- Medical science and several MDs helped me diddly squat
- Paleo blogs were much more helpful than the medical community

I can only guess why raw milk and cheese are less harmful than pasteurized milk and cheese. Maybe milk and cheese contain acne-causing chemicals that leak into the blood. Maybe raw milk, which contains bigger entities than pasteurized milk, does a better job of plugging the holes from digestive system to blood.

9 Responses to “Acne Caused By Pasteurized Dairy: How One Person Figured It Out”

  1. Mehmet Koseoglu Says:

    Maybe you are already aware but there are some studies linking milk consumption to acne:
    http://nutritionfacts.org/video/skim-milk-and-acne/

    You may also be interested in the nutritionfacts.org website which provides nice short videos regarding the latest research on nutrition. Although (I believe) it cherry picks studies to promote veganism, it is very informative. For example, I am sure you will be interested in how the bacteria in the mouth affects athletic performance:
    http://nutritionfacts.org/video/dont-use-antiseptic-mouthwash/

  2. August Says:

    I’ll get a pimple if I eat anything with casein, soy, or wheat in it. I have heard that there is a cross-reactivity with milk and wheat, but I don’t know if a similar protein is in soy or not. I won’t even eat stuff with soy lecithin, but what’s really annoying is when I try some supplement only to find it is made with soy. In some cases, I think the supplement making process may purify whatever they are taking out of the soy to the point where it isn’t a problem any more, but it is still a bit of a gamble.

  3. Thomas W Says:

    Real Parmesan IS raw milk cheese.

  4. David Johnston Says:

    Not all Parmesan is created equal.
    http://www.italianfoodnet.com/eng/food-and-wine-news/item/fake-parmesan-wins-the-us-best-cheese-award

  5. Kent Akselsen Says:

    When you have multiple allergies, it is very difficult to figure out which foods are the culprits. I had terrific results identifying my food allergies with the Meridian Valley E95 Basic and A95 Food Panels.

    I had severe Rheumatoid Arthritis that did not respond to any of the dozens of treatments that my board certified rheumatologist tried over a period of several years.

    A holistic doctor suggested we try the Meridian Valley Food Panels, so we drew blood and sent it off. The results were very accurate when I checked them through elimination diet, and most of my symptoms went away when I eliminated dairy, eggs, wheat, and beef from my diet.

    Unless you can find a doctor already using the Meridian Valley tests, you will have to order a test kit and prepay for the test. And of course you must have a doctor willing to draw the blood and ship it. Meridian Valley is in Renton, WA. Their phone number is 425-271-8689.

    Seth: very interesting, thanks.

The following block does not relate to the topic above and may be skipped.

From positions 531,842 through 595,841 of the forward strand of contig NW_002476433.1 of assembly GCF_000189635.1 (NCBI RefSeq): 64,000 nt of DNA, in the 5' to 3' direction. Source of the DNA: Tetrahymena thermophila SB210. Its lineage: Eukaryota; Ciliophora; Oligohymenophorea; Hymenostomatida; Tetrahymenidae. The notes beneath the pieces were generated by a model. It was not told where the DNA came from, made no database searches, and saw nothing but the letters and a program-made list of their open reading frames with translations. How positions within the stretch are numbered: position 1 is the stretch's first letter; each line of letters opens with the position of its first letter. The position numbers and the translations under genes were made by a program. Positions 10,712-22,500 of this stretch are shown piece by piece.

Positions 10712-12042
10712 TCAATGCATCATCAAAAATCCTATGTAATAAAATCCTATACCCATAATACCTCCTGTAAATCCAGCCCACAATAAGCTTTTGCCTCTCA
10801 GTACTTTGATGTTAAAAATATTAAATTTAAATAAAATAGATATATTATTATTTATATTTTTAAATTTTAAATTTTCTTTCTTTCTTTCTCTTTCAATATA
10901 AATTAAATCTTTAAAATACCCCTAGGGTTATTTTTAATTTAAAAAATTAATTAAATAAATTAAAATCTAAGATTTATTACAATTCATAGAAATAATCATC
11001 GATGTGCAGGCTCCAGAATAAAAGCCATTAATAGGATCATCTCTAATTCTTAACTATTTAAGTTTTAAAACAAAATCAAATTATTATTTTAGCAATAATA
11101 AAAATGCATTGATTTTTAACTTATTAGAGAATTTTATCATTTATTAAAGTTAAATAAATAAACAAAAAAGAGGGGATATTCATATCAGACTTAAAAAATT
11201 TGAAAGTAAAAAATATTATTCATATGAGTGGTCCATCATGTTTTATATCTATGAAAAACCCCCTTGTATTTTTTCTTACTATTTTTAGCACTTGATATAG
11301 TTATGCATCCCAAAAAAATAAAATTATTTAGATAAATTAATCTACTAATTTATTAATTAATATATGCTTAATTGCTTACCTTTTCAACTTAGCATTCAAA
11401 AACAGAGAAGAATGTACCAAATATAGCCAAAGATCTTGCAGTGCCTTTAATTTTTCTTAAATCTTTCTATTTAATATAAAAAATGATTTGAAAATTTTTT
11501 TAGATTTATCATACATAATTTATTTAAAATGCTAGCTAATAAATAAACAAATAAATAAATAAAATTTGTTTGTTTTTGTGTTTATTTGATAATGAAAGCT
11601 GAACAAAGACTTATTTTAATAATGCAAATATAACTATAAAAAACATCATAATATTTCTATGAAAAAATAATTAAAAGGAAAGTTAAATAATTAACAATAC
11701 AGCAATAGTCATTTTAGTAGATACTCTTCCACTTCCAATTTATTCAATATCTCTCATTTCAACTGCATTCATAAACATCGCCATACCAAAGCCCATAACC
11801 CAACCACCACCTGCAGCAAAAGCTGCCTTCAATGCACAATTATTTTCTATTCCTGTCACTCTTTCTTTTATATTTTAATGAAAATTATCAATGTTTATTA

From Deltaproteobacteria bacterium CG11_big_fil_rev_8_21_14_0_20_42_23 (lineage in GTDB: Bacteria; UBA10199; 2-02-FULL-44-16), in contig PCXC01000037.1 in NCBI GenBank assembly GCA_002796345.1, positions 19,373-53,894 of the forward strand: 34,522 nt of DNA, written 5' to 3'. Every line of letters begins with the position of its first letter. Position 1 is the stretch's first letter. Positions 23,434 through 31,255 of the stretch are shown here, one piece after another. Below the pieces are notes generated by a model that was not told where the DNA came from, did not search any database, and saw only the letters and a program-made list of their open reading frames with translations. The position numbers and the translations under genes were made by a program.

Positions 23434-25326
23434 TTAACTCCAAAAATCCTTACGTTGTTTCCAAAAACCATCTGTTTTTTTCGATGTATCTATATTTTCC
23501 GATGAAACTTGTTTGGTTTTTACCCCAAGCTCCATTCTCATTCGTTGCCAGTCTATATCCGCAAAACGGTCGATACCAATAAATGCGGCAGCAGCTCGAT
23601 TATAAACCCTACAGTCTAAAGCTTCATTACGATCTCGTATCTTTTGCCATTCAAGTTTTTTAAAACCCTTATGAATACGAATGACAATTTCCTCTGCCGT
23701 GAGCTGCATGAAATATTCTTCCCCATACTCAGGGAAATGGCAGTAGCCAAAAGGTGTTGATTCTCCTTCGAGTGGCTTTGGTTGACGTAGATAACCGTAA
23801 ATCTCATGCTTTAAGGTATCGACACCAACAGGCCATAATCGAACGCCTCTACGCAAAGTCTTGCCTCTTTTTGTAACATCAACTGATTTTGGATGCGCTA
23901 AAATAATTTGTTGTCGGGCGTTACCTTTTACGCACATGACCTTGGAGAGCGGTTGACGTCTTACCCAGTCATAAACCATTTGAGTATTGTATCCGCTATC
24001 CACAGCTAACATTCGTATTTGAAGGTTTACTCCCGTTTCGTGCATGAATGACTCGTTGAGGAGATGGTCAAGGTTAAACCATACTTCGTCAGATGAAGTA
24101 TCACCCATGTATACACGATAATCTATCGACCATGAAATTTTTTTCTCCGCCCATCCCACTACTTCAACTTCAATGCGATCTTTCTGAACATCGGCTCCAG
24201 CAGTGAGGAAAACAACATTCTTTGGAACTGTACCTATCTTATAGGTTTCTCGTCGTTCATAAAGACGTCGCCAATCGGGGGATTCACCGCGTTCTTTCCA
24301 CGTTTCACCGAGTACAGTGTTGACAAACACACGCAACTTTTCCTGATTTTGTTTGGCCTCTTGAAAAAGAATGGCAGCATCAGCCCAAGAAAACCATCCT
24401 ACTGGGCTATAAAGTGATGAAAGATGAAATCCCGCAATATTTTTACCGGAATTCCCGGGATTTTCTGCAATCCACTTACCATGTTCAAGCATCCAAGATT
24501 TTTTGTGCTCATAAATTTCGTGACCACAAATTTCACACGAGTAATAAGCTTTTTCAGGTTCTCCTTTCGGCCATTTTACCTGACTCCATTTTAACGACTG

6. Paul N Says:

    Many people do better on raw than pasteurised milk. For a whole bunch of information about raw milk, you can check out;
    http://www.realmilk.com/

    It is known that some of the milk proteins are denatured by pasteurization. For some people, their digestive system rects to these and their body mounts an immune response to it. Acne is often the result of gut irritation and/or mild autoimmune conditions.

    Powdered milk is even worse, and any productt that has “modified milk ingredients” has powdered milk, or worse.

    Skim milk is one example – it is “fortified” with powedered milk to make it taste less watery. For many people, they have trouble with skim milk and non fat yogurt – which we are all told to eat – but do fine with full fat milk and yogurt – the fats are somehow protective.

    Clearly, Tony is more sensitive to this, and acne was the way it was manifested.

    There are many raw aged cheeses available – under USDA rules, a cheese can be made from raw milk if it is aged for more than 60 days. Not all aged cheeses are raw, so check the labels.

    A final thought, most cows in the US are Holstein-Friesan, which produce milk with type A1 casein protein. Other cows, like Jersey, Guernsey, Dexter, all Indian breeds, buffalo, sheep, goats, horses and humans produce milk with type A2 casein. Many people are sensitive to A1 casein but not A2 – the people who can only drink goats milk. This is often mistaken for “lactose intolerance”.

    You can read more about A2 milk here;

    http://www.westonaprice.org/thumbs-up-reviews/devil-in-the-milk

  7. Koanic Says:

    I could be mixing stuff up here, but I thought I heard that the fat droplets in pasteurized milk became too small and pass through cell walls, whereas unpasteurized doesn’t have that problem. Maybe Dave Asprey said this?

  8. dearieme Says:

    I see from the Telegraph that there’s a Canadian Cardiovascular Congress going on. I suspect that this might provide you with a target-rich environment, Seth.

  9. wikiderm Says:

    My research for years has focussed on the dairy hormonal impact on acne.
    These stories make me more and more interested in learning about the possibility of an antigenic cross-reactivity between the proteins in milk (from mammary glands) and the proteins in sebaceous glands. Could an allergy to one cross-react with the other? There is NO science on this to date.
    BOTH glands are epidermal appendages and so should share antigens.